A: Plastic surgery is a specialized branch of surgery that is concerned with correcting deformities that are congenital (in-born) or acquired from accidents or aging, in order to restore or enhance form and/or function.
The origins of plastic surgery are rooted in ancient history. Until the end of the nineteenth century, plastic surgery was essentially reconstructive. With the perfection of techniques, the correction of minor defects that are congenital in nature or due to aging came to be practiced, evolving into what is now popularly known as cosmetic or aesthetic plastic surgery.
Although plastic surgery can be categorized into either reconstructive or aesthetic surgery, there is no clear distinction between the two, since there is an aesthetic aspect in reconstructive surgery, and often a reconstructive aspect in aesthetic surgery. Sir Harold Gillies defined reconstructive surgery as an attempt to restore the individual to normal, while aesthetic surgery is an attempt to surpass the normal.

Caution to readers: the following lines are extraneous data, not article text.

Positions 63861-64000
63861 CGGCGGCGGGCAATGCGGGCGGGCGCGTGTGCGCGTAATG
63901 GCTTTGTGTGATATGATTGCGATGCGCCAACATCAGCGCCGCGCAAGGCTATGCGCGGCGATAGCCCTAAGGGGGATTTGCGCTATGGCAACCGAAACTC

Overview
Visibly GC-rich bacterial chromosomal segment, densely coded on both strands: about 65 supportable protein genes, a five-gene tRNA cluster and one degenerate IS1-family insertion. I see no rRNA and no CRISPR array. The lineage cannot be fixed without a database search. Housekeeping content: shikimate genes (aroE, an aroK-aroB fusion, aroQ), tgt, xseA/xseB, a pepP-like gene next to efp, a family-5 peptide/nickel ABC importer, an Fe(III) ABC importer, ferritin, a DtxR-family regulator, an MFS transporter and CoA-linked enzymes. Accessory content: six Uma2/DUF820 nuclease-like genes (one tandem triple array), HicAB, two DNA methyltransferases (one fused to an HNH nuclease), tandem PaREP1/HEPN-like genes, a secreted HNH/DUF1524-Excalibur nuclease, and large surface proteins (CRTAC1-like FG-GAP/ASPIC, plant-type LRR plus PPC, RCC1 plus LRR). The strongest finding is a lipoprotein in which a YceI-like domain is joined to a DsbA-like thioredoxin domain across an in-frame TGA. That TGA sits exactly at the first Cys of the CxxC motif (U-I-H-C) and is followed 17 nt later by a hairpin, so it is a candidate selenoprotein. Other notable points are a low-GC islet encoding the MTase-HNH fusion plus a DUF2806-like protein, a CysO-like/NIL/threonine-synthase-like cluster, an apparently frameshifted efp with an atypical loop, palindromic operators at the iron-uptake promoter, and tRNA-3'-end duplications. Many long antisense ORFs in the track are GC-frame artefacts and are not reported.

No surgeon can call himself a plastic surgeon unless he can do BOTH aesthetic and reconstructive surgery.
A paramount quality required for plastic surgery is a sense of form, an aesthetic judgement, and an ability to visualize the end result. These qualities are the most essential requisites for a plastic surgeon; these qualities distinguish the artist from the mere technician.